a public nuisance is thereby created. An agreement tion: increased noise and vibration : form of injunc
by one so mooring logs to pay the owner of the land tion : reasonable user of business premises.—The plain- adjoining the stream therefor is invalid, and cantiffs, a firm of solicitors, were the owners and occu
not be enforced. Grocers' Bank v. Penfield, p. 305. A piers of offices adjoining the defendants' steam print-pre-existing debt is a sufficient consideration for the ing works, which had been working from 1848 to May,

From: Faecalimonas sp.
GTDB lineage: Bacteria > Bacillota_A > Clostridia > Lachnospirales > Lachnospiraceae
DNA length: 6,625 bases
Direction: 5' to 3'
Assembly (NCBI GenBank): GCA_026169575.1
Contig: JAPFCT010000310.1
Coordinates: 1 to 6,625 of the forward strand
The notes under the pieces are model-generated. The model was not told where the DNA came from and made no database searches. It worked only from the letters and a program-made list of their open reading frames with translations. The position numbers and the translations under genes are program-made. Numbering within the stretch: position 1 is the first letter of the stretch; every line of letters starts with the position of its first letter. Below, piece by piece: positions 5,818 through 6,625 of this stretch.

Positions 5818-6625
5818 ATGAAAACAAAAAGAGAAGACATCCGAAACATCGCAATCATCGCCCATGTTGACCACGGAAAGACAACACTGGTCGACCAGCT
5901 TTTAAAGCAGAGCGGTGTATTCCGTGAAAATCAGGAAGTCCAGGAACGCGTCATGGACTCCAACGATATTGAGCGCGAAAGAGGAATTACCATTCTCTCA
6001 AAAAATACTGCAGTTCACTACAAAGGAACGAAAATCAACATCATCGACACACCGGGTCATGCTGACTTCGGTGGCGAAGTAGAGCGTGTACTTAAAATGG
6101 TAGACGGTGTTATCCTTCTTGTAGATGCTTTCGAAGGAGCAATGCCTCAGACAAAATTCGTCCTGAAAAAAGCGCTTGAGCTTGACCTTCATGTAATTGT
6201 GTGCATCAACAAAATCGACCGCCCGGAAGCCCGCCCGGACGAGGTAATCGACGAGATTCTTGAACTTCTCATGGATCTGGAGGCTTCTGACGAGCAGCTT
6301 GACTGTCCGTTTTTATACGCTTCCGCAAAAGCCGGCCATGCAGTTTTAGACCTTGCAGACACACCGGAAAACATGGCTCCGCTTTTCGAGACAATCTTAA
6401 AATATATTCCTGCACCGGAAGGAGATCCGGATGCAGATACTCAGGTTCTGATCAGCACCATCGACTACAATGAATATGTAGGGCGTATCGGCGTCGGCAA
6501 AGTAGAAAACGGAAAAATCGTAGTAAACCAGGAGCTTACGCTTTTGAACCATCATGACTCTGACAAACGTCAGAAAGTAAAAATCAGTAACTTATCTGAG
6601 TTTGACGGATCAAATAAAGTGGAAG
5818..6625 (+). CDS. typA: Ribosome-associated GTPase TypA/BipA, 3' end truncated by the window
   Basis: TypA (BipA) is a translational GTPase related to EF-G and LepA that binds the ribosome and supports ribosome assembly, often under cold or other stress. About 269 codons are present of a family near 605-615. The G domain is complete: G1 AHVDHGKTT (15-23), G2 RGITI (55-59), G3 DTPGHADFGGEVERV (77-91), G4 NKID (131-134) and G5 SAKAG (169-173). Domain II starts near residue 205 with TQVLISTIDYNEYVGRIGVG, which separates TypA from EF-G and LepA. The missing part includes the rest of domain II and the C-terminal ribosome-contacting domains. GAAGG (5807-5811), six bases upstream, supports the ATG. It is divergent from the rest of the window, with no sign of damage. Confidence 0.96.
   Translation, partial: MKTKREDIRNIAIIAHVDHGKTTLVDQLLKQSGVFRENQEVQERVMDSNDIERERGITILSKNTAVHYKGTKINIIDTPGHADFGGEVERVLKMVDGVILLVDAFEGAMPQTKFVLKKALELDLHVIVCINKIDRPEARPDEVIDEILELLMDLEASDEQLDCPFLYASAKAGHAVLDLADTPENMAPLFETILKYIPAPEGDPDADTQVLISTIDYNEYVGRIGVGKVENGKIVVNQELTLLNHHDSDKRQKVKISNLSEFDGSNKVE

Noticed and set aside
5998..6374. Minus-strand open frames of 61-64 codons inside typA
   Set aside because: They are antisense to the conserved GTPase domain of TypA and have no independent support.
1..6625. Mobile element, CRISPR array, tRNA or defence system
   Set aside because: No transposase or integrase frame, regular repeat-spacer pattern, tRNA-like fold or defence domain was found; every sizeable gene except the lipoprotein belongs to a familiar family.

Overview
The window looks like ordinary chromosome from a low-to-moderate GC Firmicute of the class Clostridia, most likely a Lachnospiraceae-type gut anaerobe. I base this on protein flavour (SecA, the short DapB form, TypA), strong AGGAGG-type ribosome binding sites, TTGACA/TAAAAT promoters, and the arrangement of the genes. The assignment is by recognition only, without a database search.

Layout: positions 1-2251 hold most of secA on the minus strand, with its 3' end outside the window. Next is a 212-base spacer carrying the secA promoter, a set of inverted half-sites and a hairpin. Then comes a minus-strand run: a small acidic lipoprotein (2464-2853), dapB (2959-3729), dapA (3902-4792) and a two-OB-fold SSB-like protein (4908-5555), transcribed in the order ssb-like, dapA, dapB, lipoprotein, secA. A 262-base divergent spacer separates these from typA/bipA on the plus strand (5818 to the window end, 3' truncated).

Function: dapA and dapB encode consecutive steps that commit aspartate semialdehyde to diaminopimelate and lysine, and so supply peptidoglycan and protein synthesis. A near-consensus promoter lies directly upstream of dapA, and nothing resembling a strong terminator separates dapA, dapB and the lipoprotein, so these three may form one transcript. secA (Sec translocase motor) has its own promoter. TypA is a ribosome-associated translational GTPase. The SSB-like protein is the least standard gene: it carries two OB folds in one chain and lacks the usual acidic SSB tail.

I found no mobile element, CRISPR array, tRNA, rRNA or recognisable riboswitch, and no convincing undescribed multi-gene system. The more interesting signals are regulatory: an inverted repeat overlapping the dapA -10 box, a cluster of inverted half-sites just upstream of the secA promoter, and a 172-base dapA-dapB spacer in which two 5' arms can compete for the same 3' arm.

transfer of accommodation paper, and no new con1875, without any complaint by the plaintiffs of nui- sideration need be shown. Cassidy v. Leitch, p. 315. sance occasioned by the noise and vibration of the ma- The authority of an attorney named in the record of a chinery, though a slight noise and vibration could at foreign judgment as appearing therein must be pretimes be heard and felt. In May, 1875, the defendants sumed until disproved. Shipman v. Beers, p. 435. As made some alteration in their machinery, which the between adjoining owners who are strangers to each plaintiffs contended increased the noise and vibration, other, one does not, by building on the line of his own and they accordingly commenced an action for an in- ground, acquire a right to light from his neighbor's junction to restrain the defendants from working ground. Hazzard v. Wells, p. 444. A creditor, who their machinery so as to occasion a nuisance to the receives from his debtor the notes of third parties as plaintiffs. Held, that the plaintiffs were entitled to security, is bound, in reference to presentation, dean injunction restraining the defendants from work- mand and notice for the purpose of fixing liability, ing their machinery so as to occasion a nuisance or and to enforce the collection of the notes, to the same injury by vibration to any greater degree than had diligence as is required of a bailee for hire. Numerous previously been occasioned up to May, 1875. Semble, notes are appended to cases throughout the volume, tbe fact that noise and vibration from machinery has some of them, as, for example, that to Brague v. Lord, never been complained of for more than twenty years, p. 8, upon the competency of witnesses under section does not deprive a neighbor of his right to prevent 399 of the old Code, being of considerable length, and any increased noise, even though such increase be citing numerous authorities. The head-notes to the